The paucity of design graduates in India can be corrected by adding design to the school curriculum, says G.V. Sreekumar of Industrial Design Centre (IDC) school of design at IIT Bombay
Iwas taught calligraphy in class V. That exposure changed my life. It drove me to passionately pursue design. Design covers everything we see, do and use. Yet, India lacks a design temperament in the real sense because it is not taught in schools. In the last 10 years, there has been a significant spurt in graduate and postgraduate design schools in India. What’s needed, however, is the introduction of design as a concept at an early age.
My vision for India is of a design-savvy nation where design thinking is inculcated in young minds and pervades everything they do. Teach them young and well, and watch them bloom.
If we were aware of the concept and possibilities of design, we would look at everything around us in a different way, be it a pressure cooker, a poster, a book cover, websites, or communication networks. Nothing is left untouched by design.
Stories about important landmarks in design history, such as the SBI and rupee symbols, should be incorporated in the school curriculum. Along with stories of our sports heroes, we should have case studies on design.
There could be a chapter on an incident in a Gujarat school that exemplifies the value of design innovation, and how it can be applied from a young age. The drinking water taps at the school were horizontally level. This made drinking water an inconvenient activity for children of varying height. A short child couldn’t reach it but if you lowered the tap, a tall child would have to bend awkwardly to reach it. One student came up with the idea that the main pipe should incline about 30 degrees from the left to the right so that children of different heights could drink water comfortably. Nothing much changed—the existing model was just tweaked. It is a wonderful example of design innovation.
Unlike what is commonly believed, design is not about aesthetics or beautification alone. It is primarily a problem-solving activity. Exposing children to the fundamentals of design will inculcate creative thinking in them. The National Council of Educational Research and Training (NCERT) did offer design as an elective for classes XI and XII in 2008 and 2009, respectively, but had to discontinue it, reportedly owing to a poor response.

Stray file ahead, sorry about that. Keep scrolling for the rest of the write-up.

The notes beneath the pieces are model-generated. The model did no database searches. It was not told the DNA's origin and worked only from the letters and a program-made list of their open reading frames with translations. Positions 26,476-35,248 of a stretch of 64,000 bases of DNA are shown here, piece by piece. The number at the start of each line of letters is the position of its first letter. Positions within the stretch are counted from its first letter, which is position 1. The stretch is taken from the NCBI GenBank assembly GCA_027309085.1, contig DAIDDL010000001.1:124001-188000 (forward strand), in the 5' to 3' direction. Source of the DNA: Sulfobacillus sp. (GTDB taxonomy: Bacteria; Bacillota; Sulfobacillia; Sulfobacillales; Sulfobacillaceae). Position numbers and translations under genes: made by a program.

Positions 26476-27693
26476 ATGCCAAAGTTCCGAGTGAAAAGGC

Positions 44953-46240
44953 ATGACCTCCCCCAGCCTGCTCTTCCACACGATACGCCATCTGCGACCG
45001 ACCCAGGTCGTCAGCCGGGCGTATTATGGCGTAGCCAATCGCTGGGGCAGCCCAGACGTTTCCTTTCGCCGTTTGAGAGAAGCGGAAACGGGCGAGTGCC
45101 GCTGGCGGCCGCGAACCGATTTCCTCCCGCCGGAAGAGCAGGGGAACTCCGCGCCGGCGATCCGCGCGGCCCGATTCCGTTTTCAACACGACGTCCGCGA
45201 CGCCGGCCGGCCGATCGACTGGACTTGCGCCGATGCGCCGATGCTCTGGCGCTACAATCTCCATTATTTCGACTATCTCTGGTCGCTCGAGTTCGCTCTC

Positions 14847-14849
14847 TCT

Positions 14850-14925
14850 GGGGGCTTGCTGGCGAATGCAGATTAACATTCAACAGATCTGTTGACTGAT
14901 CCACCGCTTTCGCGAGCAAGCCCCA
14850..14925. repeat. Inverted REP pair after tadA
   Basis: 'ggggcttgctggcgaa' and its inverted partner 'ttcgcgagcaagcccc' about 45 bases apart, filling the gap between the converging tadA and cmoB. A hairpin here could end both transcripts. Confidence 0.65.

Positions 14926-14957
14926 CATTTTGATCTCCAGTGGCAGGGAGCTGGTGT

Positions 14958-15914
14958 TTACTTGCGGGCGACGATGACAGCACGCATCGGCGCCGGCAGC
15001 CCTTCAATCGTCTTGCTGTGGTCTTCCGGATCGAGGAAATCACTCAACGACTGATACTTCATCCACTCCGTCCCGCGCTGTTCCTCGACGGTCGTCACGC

India’s output of design graduates falls woefully short of demand. Given the increase in the use of software and apps in the past 15 years, demand in the field of UI/UX, (user interface and user experience design) has spiked considerably. But not many institutes teach this subject.
For example, the Industrial Design Centre (IDC) school of design at the Indian Institute of Technology, Bombay, takes around 12-15 students in the master of design programme for interaction design. Companies that need interface designers, such as Facebook, Google, Yahoo, Infosys, Microsoft and Samsung, have placement requirements for 500-1,000 graduates every year and often ask us why we have so few.
The shortfall in trained designers leaves the industry with no option but to recruit people not formally trained in design, leading to an inevitable compromise in the quality of their output.
While focusing on design education, it is very important to indigenize the learning. The IDC is one of the rare design schools in the country where students are encouraged to learn design in the Indian context, with specific sensitivity to Indian languages. When I teach typography or calligraphy, I encourage students to work in their native scripts, not in English. We also encourage students to study design problems specific to the Indian scenario.
For instance, one student designed a set of posters, tables and charts for illiterate pregnant women on how they should care for the child, including post-birth vaccination schedules. This product is now being used by social workers in rural Andhra Pradesh.
Another student created a product for the Armed Forces that makes water from rivers potable. We need to encourage such indigenized products.
Designers are not born, they are made. It is a misconception that a person with some potential in fine arts is naturally suited for a career in design. I really believe that more than anything, common sense and sensitivity are the most important qualities you need to become a designer.
G.V. Sreekumar is the head of the IDC at IIT, Bombay. A communication designer by training, he specializes in typography, calligraphy, publication design, information graphics and design pedagogy.
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